She jokes: "I mean f**k. I’ve given so many blowjobs for free and haven’t gotten paid s**t - so I might as well do something!
"I really take everything in strides and say yes to opportunities. I guess it's part of the risk of growing, evolving and really developing your character."
However, similarly to Scarlett, while an empowering career, Alexis stresses the decision to enter the world of adult film shouldn't be made lightly.
"Maybe because I’d been in the air force, I already had a thicker skin, but it’s an adult business and I think it’s important to evaluate where you are in your life, especially if you’re very young.
"What you do on the internet, stays on the internet. Even if it gets taken down. Unless you’re 100 percent a yes, consider it a no, because that one percent may trigger you one day and you may have a mental breakdown, so why even play with it?"
If you do commit, Alexis views the industry as the 'only career out there which empowers women'. She's also quick to argue the so-called abuse of women happens in 'every industry'.
A quick search into Google comes up with hundreds of different articles on 'How to Deal with Sexism in the Workplace', as well as a Human Rights Watch page on 'Gender-based violence at Work'. Believe it or not, none of them mention the adult film industry.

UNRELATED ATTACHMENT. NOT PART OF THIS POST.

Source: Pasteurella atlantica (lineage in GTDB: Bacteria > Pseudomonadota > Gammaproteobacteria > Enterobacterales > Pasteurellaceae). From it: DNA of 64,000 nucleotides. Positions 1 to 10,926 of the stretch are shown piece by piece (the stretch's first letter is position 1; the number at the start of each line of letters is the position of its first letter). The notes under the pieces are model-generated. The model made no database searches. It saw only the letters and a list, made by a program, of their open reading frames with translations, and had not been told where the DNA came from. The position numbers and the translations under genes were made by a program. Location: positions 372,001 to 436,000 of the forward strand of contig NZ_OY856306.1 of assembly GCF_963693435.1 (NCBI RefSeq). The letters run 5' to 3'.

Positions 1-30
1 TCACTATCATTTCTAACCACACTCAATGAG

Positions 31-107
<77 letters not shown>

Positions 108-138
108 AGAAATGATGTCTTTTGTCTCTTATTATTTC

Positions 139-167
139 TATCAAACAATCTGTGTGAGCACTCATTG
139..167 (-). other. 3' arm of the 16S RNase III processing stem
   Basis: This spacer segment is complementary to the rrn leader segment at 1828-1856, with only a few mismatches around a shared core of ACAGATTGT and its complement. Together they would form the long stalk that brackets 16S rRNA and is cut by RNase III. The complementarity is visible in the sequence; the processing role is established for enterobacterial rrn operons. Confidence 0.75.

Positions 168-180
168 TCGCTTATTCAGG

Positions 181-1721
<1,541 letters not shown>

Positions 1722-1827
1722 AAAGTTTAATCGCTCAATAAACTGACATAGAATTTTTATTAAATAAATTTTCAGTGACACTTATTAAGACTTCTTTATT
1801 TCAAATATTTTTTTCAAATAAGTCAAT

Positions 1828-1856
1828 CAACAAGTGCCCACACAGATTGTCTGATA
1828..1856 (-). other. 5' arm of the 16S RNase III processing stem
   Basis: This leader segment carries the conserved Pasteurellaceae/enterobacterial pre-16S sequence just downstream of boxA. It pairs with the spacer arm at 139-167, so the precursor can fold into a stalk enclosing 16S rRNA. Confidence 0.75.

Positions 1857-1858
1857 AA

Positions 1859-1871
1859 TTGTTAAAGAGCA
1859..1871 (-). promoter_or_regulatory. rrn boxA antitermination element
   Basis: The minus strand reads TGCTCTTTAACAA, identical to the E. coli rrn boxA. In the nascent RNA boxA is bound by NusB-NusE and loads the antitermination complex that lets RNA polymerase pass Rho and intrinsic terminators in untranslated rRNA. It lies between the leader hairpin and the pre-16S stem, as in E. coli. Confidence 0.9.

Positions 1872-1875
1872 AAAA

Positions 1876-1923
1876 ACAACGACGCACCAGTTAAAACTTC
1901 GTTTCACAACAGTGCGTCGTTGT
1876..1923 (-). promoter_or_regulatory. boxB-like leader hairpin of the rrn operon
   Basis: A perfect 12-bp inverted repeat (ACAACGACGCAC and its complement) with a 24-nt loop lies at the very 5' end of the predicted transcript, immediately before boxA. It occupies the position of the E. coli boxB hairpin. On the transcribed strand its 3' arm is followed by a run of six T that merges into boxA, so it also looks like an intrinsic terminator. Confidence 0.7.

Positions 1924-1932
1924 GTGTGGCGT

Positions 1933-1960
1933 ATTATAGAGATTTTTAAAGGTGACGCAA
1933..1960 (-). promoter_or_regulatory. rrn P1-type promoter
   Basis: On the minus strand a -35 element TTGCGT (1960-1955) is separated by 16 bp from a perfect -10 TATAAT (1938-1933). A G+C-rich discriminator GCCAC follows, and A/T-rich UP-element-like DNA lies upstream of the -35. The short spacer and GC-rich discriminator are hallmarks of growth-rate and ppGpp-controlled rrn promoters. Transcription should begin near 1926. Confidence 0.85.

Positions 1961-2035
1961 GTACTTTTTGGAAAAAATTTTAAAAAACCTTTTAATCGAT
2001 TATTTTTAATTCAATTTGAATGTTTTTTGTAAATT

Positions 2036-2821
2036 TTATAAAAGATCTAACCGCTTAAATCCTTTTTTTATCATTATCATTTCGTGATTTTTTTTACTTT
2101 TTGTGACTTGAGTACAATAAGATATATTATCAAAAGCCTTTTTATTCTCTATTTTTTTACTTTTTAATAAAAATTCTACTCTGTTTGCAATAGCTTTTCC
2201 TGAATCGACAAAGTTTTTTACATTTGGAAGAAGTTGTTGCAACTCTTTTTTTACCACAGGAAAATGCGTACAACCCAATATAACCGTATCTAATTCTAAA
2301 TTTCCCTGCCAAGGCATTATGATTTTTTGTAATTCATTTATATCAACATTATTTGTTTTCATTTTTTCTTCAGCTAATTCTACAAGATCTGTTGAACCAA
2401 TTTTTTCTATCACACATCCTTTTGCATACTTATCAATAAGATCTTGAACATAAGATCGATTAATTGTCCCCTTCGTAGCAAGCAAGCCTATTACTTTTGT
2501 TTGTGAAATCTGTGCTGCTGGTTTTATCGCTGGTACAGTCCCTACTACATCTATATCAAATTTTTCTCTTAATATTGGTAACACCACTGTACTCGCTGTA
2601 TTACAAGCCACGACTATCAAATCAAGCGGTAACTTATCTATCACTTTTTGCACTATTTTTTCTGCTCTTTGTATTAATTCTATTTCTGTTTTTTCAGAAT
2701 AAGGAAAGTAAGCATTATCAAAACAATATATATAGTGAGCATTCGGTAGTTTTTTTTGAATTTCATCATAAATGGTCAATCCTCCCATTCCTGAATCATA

The #MeToo movement - as Sinn argued - also happened many years before in porn.
"There's definitely been an increase in making sure everyone’s boundaries are respected," Alexis agrees.
Even if contracted with the same crew, Alexis still has to go through all consent and boundary forms, as well as being checked she doesn't have alcohol or drugs in her system.
Alexis describes a typical day on set: "A talent administrator witnesses everything. They check our pronouns and go over: Have you read the script? Have you worked with the director or the talent before? Is there anything you're not comfortable with?
"We usually pick ‘Cut’ to stop the production - everybody from the director to the set liaison and even the cameraman knows the deal."
What viewers see on porn sites is subsequently 'what the woman chose and wanted,' Alexis argues - any 'smut' is by non-professional organisations on the 'dark web'.
The only time in her career she didn't feel empowered? Alexis explains she's fine with choking with a 'hand not object,' but one time on set they 'didn't go over that' before.
Her scene partner 'wrapped his belt around [her] neck' and she immediately said she wasn't comfortable, putting her hands up to take it off. The belt was removed and the 'scene went on'.
Alexis later made her agent aware and said she didn't want to work with the company again. "Simple as that," she resolves.
Adult film is also often blamed for dis-empowering women by encouraging male viewers to engage in risky and violent sexual acts.
If adult films are blamed for influencing people’s actions in real life and encouraging violence, why are TV series and films not more often accused of the same? 13 Reasons Why was statistically proven to be linked to a spike in teenage suicides and yet the rest of the mainstream film industry hasn't been 'tarnished with the same brush'.